Dallas Cowboys: Orlando Scandrick

Cowboys Twitter mailbag, Part 1

April, 18, 2014
Apr 18
12:00
PM ET
IRVING, Texas -- Part 1 of the Dallas Cowboys' Twitter mailbag is ready.

In it we discuss:
  • What I would do with the 16th pick in the draft if I was the general manager.
  • What about a quarterback in the second round?
  • What about Orlando Scandrick and Morris Claiborne?
  • What about the salary-cap implications of letting Kyle Orton go?

Away we go:
 

Dominik calls CB a 'hidden' Cowboys need

April, 8, 2014
Apr 8
12:30
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IRVING, Texas -- ESPN Insider Mark Dominik was the general manager of the Tampa Bay Buccaneers from 2009-13.

He spent 19 years with the Buccaneers and his time coincided with Dallas Cowboys defensive coordinator Rod Marinelli and assistant head coach/defense Monte Kiffin. He knows what they want in draft prospects, so it was interesting to note that Dominik has cornerback among the Cowboys’ hidden draft needs in this Insider piece. Insider

Here’s what he said:
Dallas Cowboys: Cornerback
The Cowboys have acquired three cornerbacks of note over the past two years in Brandon Carr, Morris Claiborne and B.W. Webb, so this might not look like a need area if you just skim through Dallas' depth chart (especially given their issues at other positions). But there is a real concern about the play of Claiborne, the No. 6 overall pick in 2012, and if they don't think they can get him straightened out, the Cowboys will need to add another corner in order to hold up in pass defense against their NFC East rivals.


He did not mention Orlando Scandrick, who was the Cowboys’ best cornerback in 2013. Earlier Tuesday, Calvin Watkins said the Cowboys need more from Carr, who received a five-year, $50 million deal from the club two years ago. Webb was mostly lost as a rookie and lost his job late in the season to Sterling Moore. Dominik correctly points out the thoughts on Claiborne, who is entering his biggest seasons.

But I wonder just how high the Cowboys would select a cornerback considering how much they have invested in Carr, Scandrick and Claiborne with picks and money. Would they go after the likes of Darqueze Dennard, Bradley Roby or Justin Gilbert?

TCU’s Jason Verrett is scheduled to visit with the team during the Dallas Day, but he is coming off shoulder surgery. Does he fit what Marinelli wants from corners?

The draft is not just about 2014. It is about the future as well. Scandrick’s re-worked deal late last season all but guarantees he will be around in 2015. The Cowboys have not restructured Carr’s contract, in part, because it would make it more possible to release him after this season if he does not find his 2012 form. Claiborne is signed through 2015 with a team option for 2016, but if he does not improve significantly this season then it would seem unlikely the Cowboys would exercise it.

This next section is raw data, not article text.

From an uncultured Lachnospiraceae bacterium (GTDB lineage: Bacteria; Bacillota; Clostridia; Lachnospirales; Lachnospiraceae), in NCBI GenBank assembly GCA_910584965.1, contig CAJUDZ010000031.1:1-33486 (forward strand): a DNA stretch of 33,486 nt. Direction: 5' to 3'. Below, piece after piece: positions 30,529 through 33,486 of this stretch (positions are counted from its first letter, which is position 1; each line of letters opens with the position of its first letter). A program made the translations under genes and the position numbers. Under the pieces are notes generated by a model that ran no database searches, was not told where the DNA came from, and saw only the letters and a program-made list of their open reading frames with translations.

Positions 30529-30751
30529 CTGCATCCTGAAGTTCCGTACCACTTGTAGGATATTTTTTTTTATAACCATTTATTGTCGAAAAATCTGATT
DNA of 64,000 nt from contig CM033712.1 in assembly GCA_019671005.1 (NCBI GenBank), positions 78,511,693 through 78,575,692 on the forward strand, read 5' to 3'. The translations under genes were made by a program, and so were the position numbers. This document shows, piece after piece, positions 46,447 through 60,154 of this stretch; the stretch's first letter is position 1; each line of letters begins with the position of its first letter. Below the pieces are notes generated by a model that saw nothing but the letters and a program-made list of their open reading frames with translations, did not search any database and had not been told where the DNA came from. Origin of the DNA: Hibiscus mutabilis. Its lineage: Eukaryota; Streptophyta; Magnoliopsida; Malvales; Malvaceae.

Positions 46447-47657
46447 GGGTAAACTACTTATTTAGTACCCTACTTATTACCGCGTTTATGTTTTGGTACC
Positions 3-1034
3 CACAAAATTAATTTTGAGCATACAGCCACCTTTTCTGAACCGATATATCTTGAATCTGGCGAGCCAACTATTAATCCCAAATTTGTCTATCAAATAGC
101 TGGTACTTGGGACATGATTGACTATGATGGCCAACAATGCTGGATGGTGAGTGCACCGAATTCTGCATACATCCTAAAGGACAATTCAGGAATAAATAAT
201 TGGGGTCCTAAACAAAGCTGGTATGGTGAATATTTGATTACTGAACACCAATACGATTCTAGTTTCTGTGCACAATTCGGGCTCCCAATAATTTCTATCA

So maybe drafting a cornerback, even early, makes sense after all.
IRVING, Texas – For a variety of reasons the Dallas Cowboys need their cornerback trio of Brandon Carr, Orlando Scandrick and Morris Claiborne to play better in 2014.

One reason is the addition of DeSean Jackson to the Washington Redskins.

We documented Jackson’s efforts against the Cowboys while with the Philadelphia Eagles. He’s scored just one touchdown against the Cowboys and averaged 3.5 catches a game in the regular season.

Maybe things become a little different now that he is with the Redskins. He will have a first-time head coach in Jay Gruden, who loved to throw it when he was the offensive coordinator of the Cincinnati Bengals. He has Robert Griffin III trying to recapture the magic of his rookie season. He has Pierre Garcon, who lit up the Cowboys, and free-agent pickup Andre Roberts.

Carr struggled badly with Garcon (11 catches, 144 yards) in the second meeting of the season last year at FedEx Field so much that Scandrick moved in late in the game when the defense made a stop. Roberts has played twice against the Cowboys with the Arizona Cardinals and has two 100-yard games.

He caught five passes for 110 yards and a touchdown in the Cardinals’ 27-26 win in 2010 and six passes for 111 yards in the Cardinals’ 19-13 overtime win.

New defensive coordinator Rod Marinelli will have to blend what Carr, Scandrick and Claiborne do well into the scheme better than last year’s coordinator, Monte Kiffin. Carr and Claiborne have to play better to give Marinelli options.

Chat recap: Cowboys can't bank on health

March, 27, 2014
Mar 27
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IRVING, Texas -- We had a nice spirited chat for about an hour on Wednesday in which we touched on many subjects.

Click here to go through all of the questions, but the highlights are:
But there was one subject I wanted to touch on a little more.

Rico (Jersey): Yo Todd, what can the 'Boys do to help with the amount of injured players they seem to have every year?

Todd Archer: Well, hope to have better luck would be one way. To me it was a little disconcerting to hear Stephen Jones say the Cowboys will be better on defense in 2014 than 2013 because they will be healthier. Will they? I thought injuries were the reason they were bad in 2013 and they would be better in 2013 because of it? You can't bank on health. The Cowboys will have 8-10 players hurt this year again and will have to deal with it by getting more players.